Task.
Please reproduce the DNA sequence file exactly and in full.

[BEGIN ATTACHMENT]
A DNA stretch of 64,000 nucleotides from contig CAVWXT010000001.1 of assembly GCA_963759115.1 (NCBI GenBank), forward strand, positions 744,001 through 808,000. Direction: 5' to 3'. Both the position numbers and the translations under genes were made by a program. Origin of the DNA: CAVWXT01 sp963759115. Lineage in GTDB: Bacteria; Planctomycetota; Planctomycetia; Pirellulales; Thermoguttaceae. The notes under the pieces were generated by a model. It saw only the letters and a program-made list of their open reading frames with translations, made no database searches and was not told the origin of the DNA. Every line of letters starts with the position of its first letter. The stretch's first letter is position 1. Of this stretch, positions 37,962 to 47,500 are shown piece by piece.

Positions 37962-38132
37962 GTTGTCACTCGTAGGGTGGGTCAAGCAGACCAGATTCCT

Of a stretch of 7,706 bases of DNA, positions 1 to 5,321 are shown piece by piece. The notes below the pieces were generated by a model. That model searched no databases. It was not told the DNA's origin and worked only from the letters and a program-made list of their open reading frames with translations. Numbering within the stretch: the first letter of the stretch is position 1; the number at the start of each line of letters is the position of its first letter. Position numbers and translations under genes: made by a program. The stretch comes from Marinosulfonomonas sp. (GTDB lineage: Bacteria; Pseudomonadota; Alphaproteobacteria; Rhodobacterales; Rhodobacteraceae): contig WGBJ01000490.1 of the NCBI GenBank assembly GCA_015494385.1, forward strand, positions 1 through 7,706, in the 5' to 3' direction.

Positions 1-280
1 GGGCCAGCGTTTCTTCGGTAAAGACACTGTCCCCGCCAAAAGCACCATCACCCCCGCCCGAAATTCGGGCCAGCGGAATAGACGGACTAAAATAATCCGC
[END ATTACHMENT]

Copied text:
A DNA stretch of 64,000 nucleotides from contig CAVWXT010000001.1 of assembly GCA_963759115.1 (NCBI GenBank), forward strand, positions 744,001 through 808,000. Direction: 5' to 3'. Both the position numbers and the translations under genes were made by a program. Origin of the DNA: CAVWXT01 sp963759115. Lineage in GTDB: Bacteria; Planctomycetota; Planctomycetia; Pirellulales; Thermoguttaceae. The notes under the pieces were generated by a model. It saw only the letters and a program-made list of their open reading frames with translations, made no database searches and was not told the origin of the DNA. Every line of letters starts with the position of its first letter. The stretch's first letter is position 1. Of this stretch, positions 37,962 to 47,500 are shown piece by piece.

Positions 37962-38132
37962 GTTGTCACTCGTAGGGTGGGTCAAGCAGACCAGATTCCT

Of a stretch of 7,706 bases of DNA, positions 1 to 5,321 are shown piece by piece. The notes below the pieces were generated by a model. That model searched no databases. It was not told the DNA's origin and worked only from the letters and a program-made list of their open reading frames with translations. Numbering within the stretch: the first letter of the stretch is position 1; the number at the start of each line of letters is the position of its first letter. Position numbers and translations under genes: made by a program. The stretch comes from Marinosulfonomonas sp. (GTDB lineage: Bacteria; Pseudomonadota; Alphaproteobacteria; Rhodobacterales; Rhodobacteraceae): contig WGBJ01000490.1 of the NCBI GenBank assembly GCA_015494385.1, forward strand, positions 1 through 7,706, in the 5' to 3' direction.

Positions 1-280
1 GGGCCAGCGTTTCTTCGGTAAAGACACTGTCCCCGCCAAAAGCACCATCACCCCCGCCCGAAATTCGGGCCAGCGGAATAGACGGACTAAAATAATCCGC